Mastering the command line is so important when it comes to managing the Linux Server. Very often there will be no GUI and all access is via SSH from PuTTY or another client. You will soon learn the speed at which tasks can be achieved from the CLI and why it is so powerful. You may be used to the up arrow key for your Windows history, but the Linux history is so much more. Searching and reading from files is quick and easy, and many tools will be covered giving you the skills you need to manage your servers and desktops.
Andrew is a committed evangelist of the Linux Operating System and the concept of community and freedom that it provides. He has worked as a technical trainer since 1995 and has taught throughout the world, including Australia, the US, Germany and Eastern Europe. Andrew started teaching Linux in 2004 when Novell acquired SUSE and has been a long time supporter of Novell and provides SYSOP support the the Certifed Novell Instructor community on Linux. Andrew founded theurbanpenguin
and has been submitting video training material to his YouTube channel since 2009 and currently has over 8,500 subscribers and 1.6 Million views. Andrew has had two publications with Packt: Citrix Access Gateway VPX Essentials (2012) and Citrix XenApp (2013).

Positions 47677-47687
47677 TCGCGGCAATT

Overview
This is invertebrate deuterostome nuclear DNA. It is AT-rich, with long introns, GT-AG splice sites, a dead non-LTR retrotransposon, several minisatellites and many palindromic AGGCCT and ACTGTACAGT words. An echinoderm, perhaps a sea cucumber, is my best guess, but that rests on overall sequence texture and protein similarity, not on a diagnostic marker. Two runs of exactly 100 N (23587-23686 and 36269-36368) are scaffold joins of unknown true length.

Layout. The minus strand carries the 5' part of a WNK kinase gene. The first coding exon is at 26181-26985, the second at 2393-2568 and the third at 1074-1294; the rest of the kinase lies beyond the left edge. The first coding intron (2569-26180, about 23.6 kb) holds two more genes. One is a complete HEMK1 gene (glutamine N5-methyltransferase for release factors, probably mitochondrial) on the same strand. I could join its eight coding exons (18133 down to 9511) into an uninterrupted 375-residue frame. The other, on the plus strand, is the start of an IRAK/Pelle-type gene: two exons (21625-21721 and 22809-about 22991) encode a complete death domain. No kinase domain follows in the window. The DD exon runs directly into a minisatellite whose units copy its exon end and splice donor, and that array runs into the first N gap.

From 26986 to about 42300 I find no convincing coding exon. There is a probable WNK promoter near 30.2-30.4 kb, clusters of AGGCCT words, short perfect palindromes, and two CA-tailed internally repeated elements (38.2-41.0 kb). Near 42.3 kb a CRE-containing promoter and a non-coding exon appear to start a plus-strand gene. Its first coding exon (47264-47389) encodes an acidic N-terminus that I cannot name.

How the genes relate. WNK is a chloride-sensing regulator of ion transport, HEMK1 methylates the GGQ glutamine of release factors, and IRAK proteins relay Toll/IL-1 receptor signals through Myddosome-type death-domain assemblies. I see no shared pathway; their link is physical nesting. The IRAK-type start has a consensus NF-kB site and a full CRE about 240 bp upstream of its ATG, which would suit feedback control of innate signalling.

Analyze Text Files So hello, and welcome to this course from Pluralsight, my name is Andrew Mallet and I'm going to be your instructor as we look at how we can Analyze Text Files. So analyzing text files in Linux is really just a posh word for reading files, and of course there are many tools that we can use to do that, so we could use cat, head, tail, cut, less, and we can use sort to negotiate it and sort the output. But like anything, making sure that we choose the correct tool, and making sure that it's fit for the purpose to which we want to use. The command Head is used to display the top files from a line, so I could use head -n3 to show me the top 3 lines, in a similar way we can use Tail to look at the end of a file. We can use the tool Sort to organize our data within columns so we can sort it in our alphabetical, or numerical format, and reverse order if necessary. Cut can remove certain columns so we can filter the data and display just the information that we want to focus on. The command Less can be used to page through a longer file, and as with anything sometimes it's knowing the tools to leave behind as well as the tools to use. We're going to start off by looking at Cat and Tac.